Show question

Question

What is abrasion?


Show answer

Answer

Bits of rock and sand that the waves have picked up are thrown against the cliff face. The sediment acts as a tool on the cliff, chiselling away at the surface and gradually wearing it down by removing small particles.

Show question

Question

What is attrition?


Show answer

Answer

When a wave breaks upon the shore, rocks and pebbles that are being carried collide with each other breaking them and eventually making them smaller and smoother. The net result is that the sediment gets smaller and smaller over time.

Show question

Question

What is corrosion?


Show answer

Answer

Corrosion is also known as solution. It is where salts and acids within the seawater will gradually dissolve some types of rock found along the coast. This process happens over thousands of years.

Show question

Question

What is a coastline?

Show answer

Answer

An area where land meets water.

Show question

Question

Which of the following is NOT a major process through which waves shape the coast?

Show answer

Answer

Runoff

Show question

Question

Which of the following are major types of coastlines? Select all that apply. 

Show answer

Answer

Concurrent Coastlines

Show question

Question

What is an emergent coastline?

Show answer

Answer

An emergent coastline that "emerges" from the water--either the land has risen, or the water level has fallen. 

Show question

Question

What is a submergent coastline? 

Show answer

Answer

A submergent coastline is a coastline that has submerged below the water.

Show question

Question

True or False: Ria coastlines and Dalmatian landforms are both associated with submergent coastlines.

Show answer

Answer

False! Ria coastlines are a type of submergent coastline, but Dalmation landforms are associated with concordant coastlines.

Show question

Question

What is a discordant coastline?

Show answer

Answer

Discordant coastlines are characterised by different bands of rocks running perpendicular to the coast.

Show question

Question

What are concordant coastlines?

Show answer

Answer

Concordant coastlines are characterised by bands of similar types of rocks running parallel to the coast.

Show question

Question

True or False: Concordant coastlines form coves. 

Show answer

Answer

True!

Show question

Question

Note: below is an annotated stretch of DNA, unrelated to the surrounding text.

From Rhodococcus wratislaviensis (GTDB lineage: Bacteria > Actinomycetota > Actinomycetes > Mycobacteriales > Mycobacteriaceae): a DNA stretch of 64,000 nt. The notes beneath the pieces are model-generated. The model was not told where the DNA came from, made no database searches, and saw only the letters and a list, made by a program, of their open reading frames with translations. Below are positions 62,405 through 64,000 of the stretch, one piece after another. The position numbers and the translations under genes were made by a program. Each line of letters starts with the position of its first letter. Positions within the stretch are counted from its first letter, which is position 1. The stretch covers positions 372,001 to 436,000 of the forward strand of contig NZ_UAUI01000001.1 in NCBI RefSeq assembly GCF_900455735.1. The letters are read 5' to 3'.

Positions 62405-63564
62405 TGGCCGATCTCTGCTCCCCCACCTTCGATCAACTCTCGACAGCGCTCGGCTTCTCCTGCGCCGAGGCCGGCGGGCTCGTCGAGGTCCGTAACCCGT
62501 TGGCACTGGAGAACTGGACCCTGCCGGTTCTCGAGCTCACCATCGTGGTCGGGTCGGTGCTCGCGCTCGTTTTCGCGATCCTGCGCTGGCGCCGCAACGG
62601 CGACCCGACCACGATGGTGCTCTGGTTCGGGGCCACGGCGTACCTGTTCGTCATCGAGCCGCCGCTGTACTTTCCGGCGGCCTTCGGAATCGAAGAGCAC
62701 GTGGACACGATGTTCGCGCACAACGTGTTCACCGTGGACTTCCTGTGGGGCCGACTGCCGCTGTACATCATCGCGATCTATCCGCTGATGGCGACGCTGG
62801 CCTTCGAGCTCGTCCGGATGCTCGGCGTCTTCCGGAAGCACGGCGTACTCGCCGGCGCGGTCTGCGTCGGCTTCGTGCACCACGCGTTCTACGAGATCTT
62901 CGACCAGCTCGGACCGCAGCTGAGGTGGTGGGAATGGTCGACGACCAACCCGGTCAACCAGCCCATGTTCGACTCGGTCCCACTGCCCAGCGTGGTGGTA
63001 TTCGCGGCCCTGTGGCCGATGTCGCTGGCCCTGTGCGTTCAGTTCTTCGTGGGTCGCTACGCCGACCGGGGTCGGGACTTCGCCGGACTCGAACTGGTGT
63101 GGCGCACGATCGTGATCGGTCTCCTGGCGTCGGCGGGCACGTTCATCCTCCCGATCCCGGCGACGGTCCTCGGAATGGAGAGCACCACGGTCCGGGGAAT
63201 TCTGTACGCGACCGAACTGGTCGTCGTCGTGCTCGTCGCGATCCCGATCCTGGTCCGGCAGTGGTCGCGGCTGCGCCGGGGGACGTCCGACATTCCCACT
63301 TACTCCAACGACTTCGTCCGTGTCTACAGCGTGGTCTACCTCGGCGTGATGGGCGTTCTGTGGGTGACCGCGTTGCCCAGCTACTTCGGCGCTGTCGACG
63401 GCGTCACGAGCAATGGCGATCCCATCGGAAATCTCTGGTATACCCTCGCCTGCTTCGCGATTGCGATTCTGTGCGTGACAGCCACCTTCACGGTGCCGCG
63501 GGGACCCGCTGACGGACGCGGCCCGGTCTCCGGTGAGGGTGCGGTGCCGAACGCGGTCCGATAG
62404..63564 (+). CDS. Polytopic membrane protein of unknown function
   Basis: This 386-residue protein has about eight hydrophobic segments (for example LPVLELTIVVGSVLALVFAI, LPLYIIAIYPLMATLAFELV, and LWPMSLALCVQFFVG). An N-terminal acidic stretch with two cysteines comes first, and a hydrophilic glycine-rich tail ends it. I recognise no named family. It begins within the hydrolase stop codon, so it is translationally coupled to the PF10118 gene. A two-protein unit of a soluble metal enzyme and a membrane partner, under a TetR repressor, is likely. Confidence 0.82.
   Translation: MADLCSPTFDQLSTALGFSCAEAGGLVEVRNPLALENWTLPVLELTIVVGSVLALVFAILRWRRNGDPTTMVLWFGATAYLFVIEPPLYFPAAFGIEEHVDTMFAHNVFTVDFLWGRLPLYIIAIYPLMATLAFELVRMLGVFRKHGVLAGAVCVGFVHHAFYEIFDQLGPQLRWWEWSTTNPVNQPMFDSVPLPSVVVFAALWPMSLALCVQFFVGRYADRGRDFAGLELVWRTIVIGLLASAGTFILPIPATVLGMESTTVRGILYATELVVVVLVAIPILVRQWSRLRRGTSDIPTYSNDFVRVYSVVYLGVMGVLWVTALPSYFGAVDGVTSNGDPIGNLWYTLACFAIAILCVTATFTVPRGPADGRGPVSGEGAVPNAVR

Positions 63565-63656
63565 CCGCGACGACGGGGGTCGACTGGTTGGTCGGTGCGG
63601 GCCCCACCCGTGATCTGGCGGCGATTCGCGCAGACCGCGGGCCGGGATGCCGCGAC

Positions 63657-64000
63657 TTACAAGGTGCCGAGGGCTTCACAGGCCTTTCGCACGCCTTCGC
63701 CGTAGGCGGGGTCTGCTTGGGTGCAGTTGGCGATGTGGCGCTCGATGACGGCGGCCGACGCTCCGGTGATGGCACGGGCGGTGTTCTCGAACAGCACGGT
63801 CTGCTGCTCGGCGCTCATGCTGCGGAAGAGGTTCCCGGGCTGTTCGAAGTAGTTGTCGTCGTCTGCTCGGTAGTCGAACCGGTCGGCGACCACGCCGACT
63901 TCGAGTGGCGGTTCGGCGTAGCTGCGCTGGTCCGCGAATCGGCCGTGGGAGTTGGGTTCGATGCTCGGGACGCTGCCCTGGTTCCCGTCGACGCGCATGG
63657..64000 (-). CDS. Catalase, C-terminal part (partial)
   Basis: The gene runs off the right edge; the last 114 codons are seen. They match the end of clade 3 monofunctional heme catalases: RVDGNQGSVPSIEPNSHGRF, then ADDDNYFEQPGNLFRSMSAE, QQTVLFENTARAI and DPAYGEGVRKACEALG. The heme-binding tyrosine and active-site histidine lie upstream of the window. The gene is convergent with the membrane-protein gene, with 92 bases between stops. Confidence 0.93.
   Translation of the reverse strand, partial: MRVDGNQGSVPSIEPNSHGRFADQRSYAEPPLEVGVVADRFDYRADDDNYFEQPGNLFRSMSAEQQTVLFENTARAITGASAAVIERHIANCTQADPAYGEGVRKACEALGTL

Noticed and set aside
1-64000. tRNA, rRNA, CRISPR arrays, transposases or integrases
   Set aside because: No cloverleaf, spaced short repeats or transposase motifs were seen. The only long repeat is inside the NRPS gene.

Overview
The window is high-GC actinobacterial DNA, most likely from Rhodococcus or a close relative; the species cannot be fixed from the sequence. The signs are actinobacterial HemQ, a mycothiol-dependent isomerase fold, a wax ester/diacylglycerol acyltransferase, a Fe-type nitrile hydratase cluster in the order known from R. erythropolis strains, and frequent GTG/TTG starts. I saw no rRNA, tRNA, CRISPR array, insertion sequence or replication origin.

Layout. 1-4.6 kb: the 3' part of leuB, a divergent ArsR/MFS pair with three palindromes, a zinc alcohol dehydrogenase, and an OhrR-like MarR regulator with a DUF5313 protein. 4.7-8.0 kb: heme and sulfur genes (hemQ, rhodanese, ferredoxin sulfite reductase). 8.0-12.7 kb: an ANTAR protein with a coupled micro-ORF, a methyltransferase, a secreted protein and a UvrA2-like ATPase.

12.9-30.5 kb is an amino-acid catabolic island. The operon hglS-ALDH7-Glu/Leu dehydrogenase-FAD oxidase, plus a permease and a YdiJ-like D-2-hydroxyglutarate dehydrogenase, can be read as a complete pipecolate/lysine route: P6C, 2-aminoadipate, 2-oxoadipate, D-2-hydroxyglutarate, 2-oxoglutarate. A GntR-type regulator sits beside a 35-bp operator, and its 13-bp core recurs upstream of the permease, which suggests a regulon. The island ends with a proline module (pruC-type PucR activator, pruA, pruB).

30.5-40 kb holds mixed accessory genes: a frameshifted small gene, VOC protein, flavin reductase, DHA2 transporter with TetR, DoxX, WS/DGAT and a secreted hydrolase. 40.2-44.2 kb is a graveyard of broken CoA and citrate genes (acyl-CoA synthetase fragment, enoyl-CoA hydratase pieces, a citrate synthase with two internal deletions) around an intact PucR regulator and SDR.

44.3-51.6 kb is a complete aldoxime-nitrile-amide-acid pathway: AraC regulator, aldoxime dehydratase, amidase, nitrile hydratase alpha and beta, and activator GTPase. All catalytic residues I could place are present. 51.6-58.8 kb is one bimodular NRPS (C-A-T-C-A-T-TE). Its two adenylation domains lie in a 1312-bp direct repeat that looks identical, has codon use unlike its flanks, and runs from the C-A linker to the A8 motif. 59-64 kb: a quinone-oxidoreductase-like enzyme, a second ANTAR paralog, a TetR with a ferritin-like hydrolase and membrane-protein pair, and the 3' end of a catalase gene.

Which of the following are associated with discordant coastlines? Select all that apply.

Show answer

Answer

Headlands

Show question

Question

What percent of the global population lives within 100km of a coastline? 

Show answer

Answer

About 40% of the global population lives within 100km of a coastline. 

Show question

Question

True or False: In 1982, the United Nations Convention on the Law of the Sea created international maritime boundaries based on relative naval power.

Show answer

Answer

False! UNCLAS implemented a universal system for maritime boundaries based on baselines, which are measured from the low-water line at the coast. 

Show question

Question

How far out to territorial waters extend from the coast (or baseline)? 

Show answer

Answer

In accordance with UNCLAS, territorial waters extend 12 nautical miles from the baseline. 

Show question

Question

Which of the following is NOT typically found in a coastal ecosystem? 

Show answer

Answer

Mangrove

Show question

Question

​​​​​True or False: As sea levels rise, coastlines are likely to expand. 


Show answer

Answer

True!

Show question

60%

of the users don't pass the Coastlines quiz! Will you pass the quiz?

Start Quiz

Discover the right content for your subjects

No need to cheat if you have everything you need to succeed! Packed into one app!

Study Plan

Be perfectly prepared on time with an individual plan.

Quizzes

Test your knowledge with gamified quizzes.

Flashcards

Create and find flashcards in record time.

Notes

Create beautiful notes faster than ever before.

Study Sets

Have all your study materials in one place.

Documents

Upload unlimited documents and save them online.

Study Analytics

Identify your study strength and weaknesses.

Weekly Goals

Set individual study goals and earn points reaching them.

Smart Reminders

Stop procrastinating with our study reminders.

Rewards

Earn points, unlock badges and level up while studying.

Magic Marker

Create flashcards in notes completely automatically.

Smart Formatting

Create the most beautiful study materials using our templates.

Just Signed up?

Yes
No, I'll do it now

Sign up to highlight and take notes. It’s 100% free.